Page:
"No, but I'll make you a bet I can guess how. You want to watch your step with her, sonny."

"What?" said Latin.

Walters said: "Look, Latin. I like you in spite of all your fancy tricks, and I think maybe you're even halfway honest now and then. This little deal you've got on with Lily Trace is going to backfire right in your face if you don't watch your step."

"What deal?" Latin asked casually.

"It didn't fool me any, but some of the boys have got a mad on with you. Especially the district attorney's office. About twenty tips have come in tonight that Lily Trace had a lot of jewelry stolen and that you're dickering either for the guys who lifted it or for her or for both. I knew it was phoney because there were too many tips, but the district attorney's boys aren't that subtle."

"Thanks, Walters," said Latin. "I'll take care of it. I know something about Steamer's death. I don't know who killed him, but I'll find out and let you know."

WALTERS got up. "Better hurry a little. I can't hold the district attorney's boys off you forever, and anyway I like to see results for my efforts."

Latin poured himself another drink. "Find out what Steamer was working on if you can."

"Find out yourself. You know more crooked lawyers than I do."

Walters stopped at the crap game to exchange insults with Guiterrez and then went on out of the restaurant. Latin finished up his glass of brandy and lit a cigarette. After a while, he took the card Caleb Drew had given him out of his pocket and looked at it.

It was outsize, made of thick parchment. Engraved on it in jet-black old English letters was the name "Caleb Drew IV" and under that "Investment Counselor." In the lower left corner was an address Latin recognized as belonging to the Teasdale Building in the downtown financial district and a telephone number. In the lower right-hand corner there was another telephone number.

Latin dialed that number, and after the first ring a voice said politely in his ear: "Gravesend Manor."

"May I speak to Mr. Caleb Drew?" Latin asked.

"He's not in, sir."

"Do you mean that he's not home or that he's asleep?"

"He's not here, sir. He hasn't been in for the last two or three days. Do you wish to leave a message?"

"No, thanks."

Latin hung up and dialed Information. When a courteously long- suffering feminine voice answered, he said: "Will you give me the number of Miss Lily Trace? She lives at the Chateau Carleton on Vandervort Road."

"One moment, please." The line hummed emptily to itself, and then the long-suffering voice said: "There's no telephone listed under that name, sir."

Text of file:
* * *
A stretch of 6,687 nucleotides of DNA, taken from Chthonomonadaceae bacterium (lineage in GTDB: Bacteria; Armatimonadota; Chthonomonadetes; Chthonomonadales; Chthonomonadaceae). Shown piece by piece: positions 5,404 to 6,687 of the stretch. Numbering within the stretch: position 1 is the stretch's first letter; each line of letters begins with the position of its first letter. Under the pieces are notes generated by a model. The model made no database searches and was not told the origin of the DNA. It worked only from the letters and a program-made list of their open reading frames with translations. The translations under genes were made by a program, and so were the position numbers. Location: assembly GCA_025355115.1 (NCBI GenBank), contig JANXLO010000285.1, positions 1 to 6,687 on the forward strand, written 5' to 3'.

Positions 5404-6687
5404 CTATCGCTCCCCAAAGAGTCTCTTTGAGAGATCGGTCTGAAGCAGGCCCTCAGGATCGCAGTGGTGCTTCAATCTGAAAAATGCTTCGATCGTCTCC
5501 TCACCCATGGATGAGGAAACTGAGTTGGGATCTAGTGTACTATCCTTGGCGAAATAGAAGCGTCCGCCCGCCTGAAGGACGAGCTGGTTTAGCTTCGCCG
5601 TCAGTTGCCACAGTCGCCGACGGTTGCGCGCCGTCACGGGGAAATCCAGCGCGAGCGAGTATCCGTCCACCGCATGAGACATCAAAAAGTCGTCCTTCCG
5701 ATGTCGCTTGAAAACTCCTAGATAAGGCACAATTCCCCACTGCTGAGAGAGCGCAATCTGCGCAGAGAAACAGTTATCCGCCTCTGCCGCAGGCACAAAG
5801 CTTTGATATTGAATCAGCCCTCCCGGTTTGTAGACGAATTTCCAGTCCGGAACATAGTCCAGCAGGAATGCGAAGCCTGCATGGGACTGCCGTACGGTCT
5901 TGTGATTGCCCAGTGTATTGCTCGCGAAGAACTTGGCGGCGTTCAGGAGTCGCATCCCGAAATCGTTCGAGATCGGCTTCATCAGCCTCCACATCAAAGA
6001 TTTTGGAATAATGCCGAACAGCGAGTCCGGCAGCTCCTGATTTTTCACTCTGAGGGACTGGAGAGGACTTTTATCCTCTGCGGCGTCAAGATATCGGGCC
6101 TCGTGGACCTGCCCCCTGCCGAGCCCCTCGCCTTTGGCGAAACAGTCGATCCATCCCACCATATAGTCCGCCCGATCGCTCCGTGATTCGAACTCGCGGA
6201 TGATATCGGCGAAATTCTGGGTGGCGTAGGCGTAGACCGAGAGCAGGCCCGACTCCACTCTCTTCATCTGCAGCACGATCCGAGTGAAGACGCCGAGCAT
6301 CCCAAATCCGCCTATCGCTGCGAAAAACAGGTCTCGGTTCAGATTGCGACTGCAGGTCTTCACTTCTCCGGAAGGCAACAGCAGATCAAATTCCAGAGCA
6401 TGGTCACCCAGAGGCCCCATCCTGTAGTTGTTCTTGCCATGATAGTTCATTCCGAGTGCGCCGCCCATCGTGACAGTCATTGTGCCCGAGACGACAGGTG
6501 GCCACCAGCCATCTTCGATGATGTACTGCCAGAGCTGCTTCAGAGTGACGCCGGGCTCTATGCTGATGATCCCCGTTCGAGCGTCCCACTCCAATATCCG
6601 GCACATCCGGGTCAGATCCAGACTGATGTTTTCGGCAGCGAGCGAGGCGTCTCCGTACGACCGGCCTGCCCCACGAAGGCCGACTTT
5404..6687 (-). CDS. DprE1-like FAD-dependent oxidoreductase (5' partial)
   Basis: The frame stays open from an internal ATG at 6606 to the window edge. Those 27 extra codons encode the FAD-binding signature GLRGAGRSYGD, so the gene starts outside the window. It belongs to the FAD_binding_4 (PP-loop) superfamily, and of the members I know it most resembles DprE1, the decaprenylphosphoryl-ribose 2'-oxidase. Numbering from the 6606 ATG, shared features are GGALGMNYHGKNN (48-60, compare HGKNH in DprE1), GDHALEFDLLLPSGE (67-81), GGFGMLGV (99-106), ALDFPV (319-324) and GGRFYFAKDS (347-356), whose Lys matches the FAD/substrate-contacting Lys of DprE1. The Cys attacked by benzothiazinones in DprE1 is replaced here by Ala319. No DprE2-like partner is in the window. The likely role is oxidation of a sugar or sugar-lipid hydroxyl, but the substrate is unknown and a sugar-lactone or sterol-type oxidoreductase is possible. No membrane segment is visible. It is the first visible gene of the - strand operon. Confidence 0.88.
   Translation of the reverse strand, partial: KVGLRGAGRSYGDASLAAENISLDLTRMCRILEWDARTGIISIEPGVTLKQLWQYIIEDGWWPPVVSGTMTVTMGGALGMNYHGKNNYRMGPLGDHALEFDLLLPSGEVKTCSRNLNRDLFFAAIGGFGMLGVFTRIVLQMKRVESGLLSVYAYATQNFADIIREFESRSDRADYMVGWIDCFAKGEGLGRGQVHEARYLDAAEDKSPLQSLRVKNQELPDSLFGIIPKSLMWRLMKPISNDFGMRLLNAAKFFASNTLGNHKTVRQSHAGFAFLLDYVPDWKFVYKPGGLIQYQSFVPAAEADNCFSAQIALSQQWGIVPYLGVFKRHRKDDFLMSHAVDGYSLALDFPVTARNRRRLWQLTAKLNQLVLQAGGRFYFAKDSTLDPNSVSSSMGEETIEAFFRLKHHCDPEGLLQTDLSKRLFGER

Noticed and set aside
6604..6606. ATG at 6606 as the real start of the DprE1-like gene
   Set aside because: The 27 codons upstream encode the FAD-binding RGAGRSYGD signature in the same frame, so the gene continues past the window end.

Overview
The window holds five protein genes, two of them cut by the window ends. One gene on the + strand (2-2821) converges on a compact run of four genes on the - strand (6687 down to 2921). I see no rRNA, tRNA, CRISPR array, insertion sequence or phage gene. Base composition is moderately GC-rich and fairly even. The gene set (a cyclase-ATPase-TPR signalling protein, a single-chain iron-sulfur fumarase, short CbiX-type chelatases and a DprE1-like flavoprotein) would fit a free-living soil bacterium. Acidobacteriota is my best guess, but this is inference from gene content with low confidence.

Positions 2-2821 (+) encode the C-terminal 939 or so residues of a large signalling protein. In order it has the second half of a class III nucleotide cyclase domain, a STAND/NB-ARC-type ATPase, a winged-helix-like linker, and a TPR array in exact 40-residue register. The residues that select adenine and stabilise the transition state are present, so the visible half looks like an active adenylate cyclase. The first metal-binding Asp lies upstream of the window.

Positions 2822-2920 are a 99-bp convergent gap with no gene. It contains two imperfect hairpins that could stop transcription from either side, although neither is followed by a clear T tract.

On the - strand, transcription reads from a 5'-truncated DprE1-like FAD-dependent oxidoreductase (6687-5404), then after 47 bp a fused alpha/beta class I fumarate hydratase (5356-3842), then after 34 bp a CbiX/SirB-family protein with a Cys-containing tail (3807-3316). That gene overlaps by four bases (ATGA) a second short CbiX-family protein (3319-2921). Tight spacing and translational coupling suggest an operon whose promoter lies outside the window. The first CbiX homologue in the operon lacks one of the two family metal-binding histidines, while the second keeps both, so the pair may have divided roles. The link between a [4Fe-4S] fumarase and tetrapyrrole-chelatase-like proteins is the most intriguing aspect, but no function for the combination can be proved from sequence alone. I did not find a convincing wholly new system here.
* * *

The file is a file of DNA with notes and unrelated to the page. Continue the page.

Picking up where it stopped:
"You mean it's a hidden number?"

"There's no telephone listed under that name, sir."

"All right," said Latin. "Is there switchboard service at the Carleton?"

"No, sir."

"Good-bye," said Latin. He hung up and poured himself another very small portion of brandy. He didn't drink it. He scowled at it thoughtfully for a while and then dialed still another number.

This time the telephone at the other end rang a long time before the connection snapped and a hoarse, blurred voice said: "Abraham Moscowitz, Attorney, speaking."

Latin said: "This is Latin, Abe."

"O.K. I'm coming." The line clicked and was dead.

LATIN swore to himself and dialed the same number again. "O.K., O.K.," said Moscowitz's blurred voice. "Don't get ants in your pants. I said I'm coming. Give me a chance to put on my shoes first, will you?"

"I'm not in jail," Latin told him.

"What?" said Moscowitz incredulously. "You mean those police bums got the nerve to hold you without booking you? Get off the phone so I can call the mayor! I'll fix 'em!"

"Shut up," said Latin. "I'm not even arrested. I want to ask you some questions about law."

"Law?" said Moscowitz. "I don't know anything about law. I'm an attorney."

"Did you ever do any business with a private detective named Steamer Morgan?"

"Nope," said Moscowitz. "He's too ignorant. He won't even commit perjury. Can you imagine a private detective that won't commit perjury? What good is he as a witness?"

"Who does he work for?"

"Baldwin and Frazier, mostly. They are a couple of old dodos with hay in their hair. Sometimes they win a case by accident, but not very often."

"What kind of cases?"

"They got a whole bunch of corporate accounts they inherited from their grandpappies."

"Anything in court now that's hot?"

"They got half-a-dozen appeals floating around here and there. Stockholders' suits. They're always suing for an accounting."

"What does that mean?" Latin asked.

"Oh, that's when the stockholders find out there's no dough in the treasury and they want to find out who spent it and what for. I always say, as long as it's gone—who cares? Some sharpshooter is always rapping suckers for their nickels. It doesn't make much difference who he is or how he does it—they won't get their money back."

"Ever hear of a girl named Lily Trace?"


"Aside from that, do you know anything about her?"

"Nope. I never met her except in my dreams."

"How about a gent named Caleb Drew?"

"Never heard of him."

"He's going to marry Lily Trace."

"Marry her?" Moscowitz repeated, startled. "Say, now there's a smart guy! I never thought of that. A marriage license only costs two bucks, and mink coats come a lot higher than that—even wholesale."

"Good-bye," said Latin. He put the telephone back in its cradle and downed the small drink of brandy. He got up out of the booth and went through the metal swing door into the kitchen.

After a moment Guiterrez followed him. He was carrying Latin's hat and topcoat. Without a word he helped Latin into the coat.

Latin took a stubby hammerless Smith and Wesson revolver out of the waistband of his trousers and dropped it into the side pocket of the topcoat. He took his hat from Guiterrez and put it on carefully.